Nissan has begun building a battery factory next to its main North American auto-assembly plant as Chief Executive Officer Carlos Ghosn predicts US demand for electric vehicles will surge. He has set a goal for Nissan and its biggest shareholder Renault SA, which he also runs, to lead the market for electric autos, as the US, Japan and Europe push automakers to cut oil consumption and carbon emissions tied to global warming.
By Alan Ohnsman for Bloomberg (217 May 2010):
Nissan Motor Co. began building a battery factory next to its main North American auto-assembly plant as Chief Executive Officer Carlos Ghosn predicts U.S. demand for electric vehicles will surge.
The plant in Smyrna, Tennessee, will be able to supply lithium-ion battery packs for 200,000 electric cars a year when it opens in 2012, more than the 150,000 rechargeable Leaf hatchbacks Nissan plans to build there annually. Japan’s third- largest carmaker said yesterday its $1.7 billion investment in the Leaf and battery capacity in Tennessee, funded mainly by a $1.4 billion U.S. government loan, may create 1,300 local jobs.
“‘We know that we are the most bullish on the market,” Ghosn, who predicts global electric-car sales may reach 500,000 a year by 2012, said yesterday. “What we’re doing here will radically transform the automotive experience for consumers.”
Ghosn, 56, has set a goal for Nissan and its biggest shareholder Renault SA, which he also runs, to lead the market for electric autos as the U.S., Japan and Europe push automakers to cut oil consumption and carbon emissions tied to global warming. While General Motors Co., Toyota Motor Corp. and other rivals are readying their own rechargeable models, none matches Ghosn’s 2012 sales target.
Nissan will gain economies of scale to reduce costs when demand reaches the predicted level, Ghosn said.
“I don’t see this as a risk. I see this as a huge opportunity,” Ghosn said at an event at the Smyrna factory. “When we get to 500,000, 1 million units, we don’t need government support.”
Nissan has received 13,000 pre-orders in the U.S. for the Leaf, Ghosn said.
The automaker fell 2 percent in Tokyo to 634 yen as of 9:32 a.m., while the benchmark Nikkei 225 index dropped 0.7 percent. Nissan’s stock has declined 22 percent this year.
Detroit-based GM aims to build 45,000 of its Volt plug-in cars, which also use gasoline, annually by 2012. Toyota hasn’t set volume targets for either the plug-in version of its Prius hybrid, which will be available to U.S. retail customers from 2012, or the “urban commuter” electric minicar, set to arrive in the U.S. the same year.
“Sales of 500,000 vehicles by 2012 is just wildly optimistic,” said KG Duleep, a Washington-based analyst for ICF International who helps the National Academy of Science and U.S. agencies with advanced automotive technology. President Barack Obama has set a goal of getting 1 million plug-in and battery vehicles on U.S. roads by 2015.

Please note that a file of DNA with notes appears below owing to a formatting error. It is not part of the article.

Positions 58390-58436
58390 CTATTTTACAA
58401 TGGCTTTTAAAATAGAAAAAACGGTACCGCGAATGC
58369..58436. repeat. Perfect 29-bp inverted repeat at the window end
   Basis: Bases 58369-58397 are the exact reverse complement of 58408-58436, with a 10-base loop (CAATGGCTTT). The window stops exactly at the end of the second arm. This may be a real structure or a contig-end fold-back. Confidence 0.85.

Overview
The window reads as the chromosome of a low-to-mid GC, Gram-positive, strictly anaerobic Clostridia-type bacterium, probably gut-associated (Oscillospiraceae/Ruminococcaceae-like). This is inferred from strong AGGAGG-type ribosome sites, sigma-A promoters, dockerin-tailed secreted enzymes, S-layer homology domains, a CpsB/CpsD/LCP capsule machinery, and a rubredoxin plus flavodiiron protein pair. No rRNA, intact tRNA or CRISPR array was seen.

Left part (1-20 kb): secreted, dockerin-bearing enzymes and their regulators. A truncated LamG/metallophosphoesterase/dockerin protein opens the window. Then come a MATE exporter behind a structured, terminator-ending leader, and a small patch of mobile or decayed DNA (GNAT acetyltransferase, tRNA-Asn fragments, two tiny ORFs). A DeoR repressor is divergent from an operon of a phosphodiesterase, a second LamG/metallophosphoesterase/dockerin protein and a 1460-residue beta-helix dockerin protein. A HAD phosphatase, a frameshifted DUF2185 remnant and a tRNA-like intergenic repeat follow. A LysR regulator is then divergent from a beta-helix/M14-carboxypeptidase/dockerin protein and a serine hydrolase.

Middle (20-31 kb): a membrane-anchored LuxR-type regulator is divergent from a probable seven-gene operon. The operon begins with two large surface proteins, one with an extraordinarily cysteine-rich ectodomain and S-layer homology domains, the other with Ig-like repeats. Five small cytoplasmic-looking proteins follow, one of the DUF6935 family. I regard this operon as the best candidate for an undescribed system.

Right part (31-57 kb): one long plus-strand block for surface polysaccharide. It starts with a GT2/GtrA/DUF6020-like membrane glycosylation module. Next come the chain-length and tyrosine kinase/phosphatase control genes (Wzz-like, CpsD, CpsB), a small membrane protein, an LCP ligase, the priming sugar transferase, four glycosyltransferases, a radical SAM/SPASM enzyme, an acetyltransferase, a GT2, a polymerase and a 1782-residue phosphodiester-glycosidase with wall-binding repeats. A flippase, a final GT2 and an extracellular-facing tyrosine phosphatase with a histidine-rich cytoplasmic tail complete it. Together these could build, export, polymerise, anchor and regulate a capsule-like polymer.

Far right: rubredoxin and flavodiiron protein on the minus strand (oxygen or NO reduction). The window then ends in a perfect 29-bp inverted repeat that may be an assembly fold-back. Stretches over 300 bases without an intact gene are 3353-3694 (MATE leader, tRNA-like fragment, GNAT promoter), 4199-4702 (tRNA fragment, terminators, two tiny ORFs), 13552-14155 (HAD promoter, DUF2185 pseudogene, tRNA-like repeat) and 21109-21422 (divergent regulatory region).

Ford Motor Co. said May 24 it’s investing $135 million and adding 220 jobs at three Michigan facilities to help the Dearborn, Michigan-based company introduce five models powered wholly or in part by electricity by 2012.
With Nissan’s new factory and others announced by U.S. auto and battery makers, by 2012 the country will have about 20 percent of forecast global capacity to produce advanced batteries, Daniel Poneman, U.S. deputy secretary of energy, said yesterday at the Smyrna site.
“By 2012, factories like this one will be shipping tens of thousands of electric vehicles to showrooms around the world,” Poneman said. The Obama administration so far has committed $12 billion to advanced vehicle technologies, he said.
The first shipments of Yokohama-based Nissan’s Leaf, capable of traveling as far as 100 miles solely on battery power, will arrive late this year in the U.S. and Japan.
Nissan has said it expects U.S. tax credits and rising fuel prices to spur demand for the $32,780 car, which will cost $25,280 after U.S. subsidies.
Energy Department Loan
Nissan last year was awarded an Energy Department loan of as much as $1.6 billion for “advanced technology” vehicle production in the U.S. The company has since modified its loan application, eliminating an initial plan to make electrodes for the batteries and leaving the production to Japan’s NEC Corp., Mark Swenson, Nissan’s vice president of North American manufacturing, said in an interview yesterday.
“We still hope to do that eventually, but for now the electrodes will be supplied by NEC in Japan,” he said.
About 70 percent of employees being added in Smyrna will be for the battery plant, with the rest going to work on the Leaf assembly line, Swenson said.
Nissan’s North American unit is based in Franklin, Tennessee.
Australia’s 2010 Electric Vehicle Conference will be held in Brisbane on 21 October.